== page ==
The Malik Report
by George Malik on 07/26/13 at 02:32 PM ET
It's a strange Friday in late July, no doubt about it. First I've quoted a CNN article about the Red Wings' follow-on rink because it is--get this--actually thorough and well-thought-out, and now I'm quoting one Yahoo Sports' Ryan Lambert because he found a helluva quip from NHL deputy commissioner Bill Daly.
Daly was in Vancouver to talk about the Heritage Classic between the...Uh, Senators and Canucks...To be held in...Vancouver...And he found himself smack-dab in the middle of a "summertime summit" for Canucks season ticket-holders, and an intrepid fan had the gall to ask Daly about the NHL's "cap recapture" formula regarding what it likes to call "back-diving contracts."
This happens to be important for the Red Wings and their fans given that Henrik Zetterberg's contract expires after the 2020-21 season and that Johan Franzen's contract expires one year earlier, and it's particularly intriguing to find out who pushed for the "cap recapture" rule:
Vancouver, with Roberto Luongo's contract on the books, could very well take a major hit in this regard were their embattled goaltender to retire at any point in the next year or three. Daly, then, bobbed and weaved away by explaining that it wasn't the league itself, which had long had a stated and open opposition to these types of contracts and the teams that offered them. The league wanting something like that? Perish the thought!
"I think it's fair to say that a majority of the clubs in our league felt that they were potentially at competitive disadvantages against clubs which were able to structure contracts in such as way as to gain a competitive advantage based on cap charge, the way the CBA worked, and that was something they wanted to address in collective bargaining," he said.
So your beef, for any fans of teams whose teams dealt in signing players to those back-diving deals, isn't with the league and its long-standing crusade against them, but rather the Board of Governors and the league's general managers. "Ultimately we came up with the rule we came up with," was how he closed.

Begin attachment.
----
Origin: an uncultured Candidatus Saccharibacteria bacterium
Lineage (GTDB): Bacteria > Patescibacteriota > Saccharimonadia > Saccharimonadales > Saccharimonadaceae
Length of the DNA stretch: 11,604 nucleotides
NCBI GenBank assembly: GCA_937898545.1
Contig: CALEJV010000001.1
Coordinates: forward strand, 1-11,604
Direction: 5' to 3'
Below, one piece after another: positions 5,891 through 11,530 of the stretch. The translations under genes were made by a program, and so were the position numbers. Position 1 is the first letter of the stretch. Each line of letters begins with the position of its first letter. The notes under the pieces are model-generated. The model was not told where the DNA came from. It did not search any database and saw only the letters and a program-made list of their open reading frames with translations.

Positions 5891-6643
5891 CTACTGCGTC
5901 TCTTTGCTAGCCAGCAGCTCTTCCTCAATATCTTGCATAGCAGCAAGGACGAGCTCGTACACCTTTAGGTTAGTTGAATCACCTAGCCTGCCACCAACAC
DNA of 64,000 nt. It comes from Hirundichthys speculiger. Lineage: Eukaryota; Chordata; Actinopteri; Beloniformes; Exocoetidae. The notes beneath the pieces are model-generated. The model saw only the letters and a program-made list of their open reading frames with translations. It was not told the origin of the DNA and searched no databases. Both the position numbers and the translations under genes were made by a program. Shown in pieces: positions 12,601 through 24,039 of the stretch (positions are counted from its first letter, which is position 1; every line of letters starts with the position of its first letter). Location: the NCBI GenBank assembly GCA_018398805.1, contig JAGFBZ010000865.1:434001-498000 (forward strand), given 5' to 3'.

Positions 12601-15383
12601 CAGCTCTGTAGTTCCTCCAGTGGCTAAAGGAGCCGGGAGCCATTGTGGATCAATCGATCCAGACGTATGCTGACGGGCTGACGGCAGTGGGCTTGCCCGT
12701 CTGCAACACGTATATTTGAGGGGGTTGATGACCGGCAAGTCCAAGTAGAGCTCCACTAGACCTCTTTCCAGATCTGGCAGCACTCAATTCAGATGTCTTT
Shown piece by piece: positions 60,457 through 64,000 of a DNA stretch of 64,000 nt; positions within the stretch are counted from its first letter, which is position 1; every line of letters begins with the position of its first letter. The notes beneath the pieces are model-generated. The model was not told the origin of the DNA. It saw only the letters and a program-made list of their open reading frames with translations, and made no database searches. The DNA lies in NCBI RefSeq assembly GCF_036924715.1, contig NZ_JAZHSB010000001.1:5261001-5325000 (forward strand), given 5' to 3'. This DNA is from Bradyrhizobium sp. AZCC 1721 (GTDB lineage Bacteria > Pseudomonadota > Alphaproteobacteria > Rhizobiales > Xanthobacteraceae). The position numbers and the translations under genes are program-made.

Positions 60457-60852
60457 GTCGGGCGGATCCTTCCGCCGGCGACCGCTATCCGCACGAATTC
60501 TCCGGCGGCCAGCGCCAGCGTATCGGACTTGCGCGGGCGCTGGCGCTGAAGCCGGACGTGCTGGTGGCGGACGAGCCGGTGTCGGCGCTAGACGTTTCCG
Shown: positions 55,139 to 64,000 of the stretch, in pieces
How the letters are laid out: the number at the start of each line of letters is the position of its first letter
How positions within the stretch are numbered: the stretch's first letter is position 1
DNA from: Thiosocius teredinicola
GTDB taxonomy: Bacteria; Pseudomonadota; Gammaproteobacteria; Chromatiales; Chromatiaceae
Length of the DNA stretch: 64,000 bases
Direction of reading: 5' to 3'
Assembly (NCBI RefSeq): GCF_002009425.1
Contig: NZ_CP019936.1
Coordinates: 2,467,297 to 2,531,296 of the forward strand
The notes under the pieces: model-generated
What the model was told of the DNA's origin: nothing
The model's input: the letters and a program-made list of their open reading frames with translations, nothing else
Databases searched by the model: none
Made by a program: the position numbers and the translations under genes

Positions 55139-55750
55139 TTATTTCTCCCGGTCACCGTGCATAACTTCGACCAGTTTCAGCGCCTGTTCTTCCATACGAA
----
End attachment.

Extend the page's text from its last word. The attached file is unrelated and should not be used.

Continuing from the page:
That certainly explains it.
It's pretty easy to see why teams would want to stick it to competitors who circumvented the spirit of the cap, though not the actual letter of the law, in giving out these deals, but that they were allowed to is ridiculous. Make no mistake, the reason this got pushed through with everything else the league wanted is that it doesn't have much of an effect on players to begin with. How many of these deals even exist? A dozen maybe? The only way it might affect players, like Luongo, is that it gives teams less of an incentive to trade those players; it has no bearing on retirement dates, as we saw with Ilya Kovalchuk just a few weeks ago.
This is, make no mistake, an eff-you from a bunch of teams that didn't sign these deals and the league itself to a handful of clubs across the NHL. That the league would allow once-legal deals to remain in place but now come with bobby traps is the definition of petty and silly and needless.
Which is to say, it's perfect for the NHL.
The balance of Lambert's article discusses Dave Nonis' contract extension with the Leafs, but hey, sometimes interesting stuff comes from...Let's say interesting folks.
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The Malik Report is a destination for all things Red Wings-related. I offer biased, perhaps unprofessional-at-times and verbose coverage of my favorite team, their prospects and developmental affiliates. I've joined the Kukla's Korner family with five years of blogging under my belt, and I hope you'll find almost everything you need to follow your Red Wings at a place where all opinions are created equal and we're all friends, talking about hockey and the team we love to follow.